Thursday, 3 October 2013
County Enterprise Boards (Dissolution) Bill 2013: Second Stage (Resumed)
I welcome the Minister of State and support the legislation. It is important we do not lose sight of the fact that county enterprise boards were established to help get small businesses up and running. Let us not lose sight of that goal. Smaller companies employ a large number of people. The boards arose due to an over-reliance on the IDA which focused greatly on the larger companies. The county enterprise boards did a great amount of work to level the playing field. They ensured that people who wanted to establish or grow their business could access the relevant information.
There is a need to co-ordinate the support groups provided by the local authority or educational institutions for small enterprise. I was involved in a project where it was discovered that departments in a local authority were not co-ordinating. That was unfortunate and the project was delayed for quite a long period. I hope the amalgamation of services in the local authority will eliminate any difficulties experienced by small enterprise. It was a planning issue that delayed the project that I referred to, but problems could range from a minor planning issue to compliance with health and safety regulations, etc. I hope services can be streamlined and obstacles removed. Obviously, there must be full compliance with regulations and legislation.
During the period 1994 to 1997, when Deputy Richard Bruton was the Minister, we created 1,000 jobs per week. We are moving towards that level again, and I hope that 1,000 jobs marker is not far away. At present, an additional 3,000 people have been returning to work every month over recent months, and I hope the figure continues to grow.
There is a need to focus on areas located outside of Dublin because we have already seen problems.
I know that, when trying to create jobs, one cannot pick and choose where companies locate. However, we are already seeing the knock-on benefits in the Dublin area where there is an increased demand for accommodation for people and commercial premises. It is therefore important that we work closely with and encourage new businesses to establish outside Dublin, whether that is in cities such as Cork, Galway, Limerick or Waterford or in smaller towns.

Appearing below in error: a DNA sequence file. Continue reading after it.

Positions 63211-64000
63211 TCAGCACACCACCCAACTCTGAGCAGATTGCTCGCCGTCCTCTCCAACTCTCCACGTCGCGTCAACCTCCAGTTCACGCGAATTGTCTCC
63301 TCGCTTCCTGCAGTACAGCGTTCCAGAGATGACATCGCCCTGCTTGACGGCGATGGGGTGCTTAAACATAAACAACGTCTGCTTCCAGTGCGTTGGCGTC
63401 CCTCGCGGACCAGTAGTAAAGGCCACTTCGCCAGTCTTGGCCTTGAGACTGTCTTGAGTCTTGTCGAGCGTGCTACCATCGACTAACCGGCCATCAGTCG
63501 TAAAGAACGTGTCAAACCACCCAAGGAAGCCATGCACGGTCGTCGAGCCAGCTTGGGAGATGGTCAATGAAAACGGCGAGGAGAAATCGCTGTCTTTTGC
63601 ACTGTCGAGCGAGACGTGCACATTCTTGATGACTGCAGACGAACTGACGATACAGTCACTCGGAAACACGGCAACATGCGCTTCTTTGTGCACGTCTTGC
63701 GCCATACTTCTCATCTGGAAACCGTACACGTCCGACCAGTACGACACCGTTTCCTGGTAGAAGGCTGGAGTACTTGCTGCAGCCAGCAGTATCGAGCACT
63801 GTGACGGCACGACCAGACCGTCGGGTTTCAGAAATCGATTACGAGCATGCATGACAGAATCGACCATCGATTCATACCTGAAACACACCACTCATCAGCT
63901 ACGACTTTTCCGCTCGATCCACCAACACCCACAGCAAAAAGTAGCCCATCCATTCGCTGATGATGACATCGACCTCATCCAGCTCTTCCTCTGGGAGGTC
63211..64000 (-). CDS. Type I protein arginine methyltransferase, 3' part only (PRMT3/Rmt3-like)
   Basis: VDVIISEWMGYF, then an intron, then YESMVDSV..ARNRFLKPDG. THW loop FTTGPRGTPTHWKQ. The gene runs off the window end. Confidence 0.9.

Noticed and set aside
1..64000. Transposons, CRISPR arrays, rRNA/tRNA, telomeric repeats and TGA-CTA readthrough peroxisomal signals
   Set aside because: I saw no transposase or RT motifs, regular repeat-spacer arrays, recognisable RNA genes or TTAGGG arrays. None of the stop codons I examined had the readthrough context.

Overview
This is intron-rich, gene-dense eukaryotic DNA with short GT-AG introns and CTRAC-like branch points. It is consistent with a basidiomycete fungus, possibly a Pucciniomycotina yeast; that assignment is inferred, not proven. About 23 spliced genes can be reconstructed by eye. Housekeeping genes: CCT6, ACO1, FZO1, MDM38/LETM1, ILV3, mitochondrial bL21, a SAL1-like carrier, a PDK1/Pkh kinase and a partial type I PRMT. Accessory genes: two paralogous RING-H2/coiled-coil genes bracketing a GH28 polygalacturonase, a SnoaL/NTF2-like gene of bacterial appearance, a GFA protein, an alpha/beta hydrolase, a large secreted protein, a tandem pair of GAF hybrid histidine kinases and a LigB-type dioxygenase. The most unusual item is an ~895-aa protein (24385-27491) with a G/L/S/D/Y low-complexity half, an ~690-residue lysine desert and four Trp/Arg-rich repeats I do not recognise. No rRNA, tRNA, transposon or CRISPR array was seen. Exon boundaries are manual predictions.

It is difficult when a company is about to invest large sums of money in creating jobs - one has to walk on eggshells and must not be seen to be setting down too many restrictions relating to establishment on them. We need to keep that in mind, especially where we have third level institutions that can give a lot of back-up support to companies. In particular, the institutes of technology do a superb job in preparing people for work. It is also important the institutes of technology, the third level institutions and our schools look at where the jobs will be. A mistake that was made over the past ten to 15 years was the lack of focus on the changing job market. As I said in the House earlier this week, I had the privilege of speaking to a person who has a good qualification. Even though it was not a third level qualification, he was offered jobs in three different countries at the same time. He had a difficult choice to make and it was interesting talking to him about that. It would be great if we had many more people who had such choice, and that is something that we need to work towards.
I welcome the legislation. It is about co-ordination of services, making sure that all the obstacles are removed and encouraging people to take a risk. People take a financial risk when they set up a business; there is also a risk about the hours that must be put in. No one who sets up a business works 25, 30 or 35 hours a week. I assure Members that as someone who has been self-employed for the past 30 years, I found - others Members will have found this in their own businesses and the Minister will find it in carrying out his role - I put in on average 60 to 80 hours a week, which is needed in order for businesses to survive. The private sector has given that level of commitment over the years. It is therefore important that, when we get that commitment from people who are prepared to put their hands in their pockets and take the risk, then we, too, should take the risk by ensuring they get all the possible support available and the playing pitch is levelled for them, so that they can move forward and create jobs.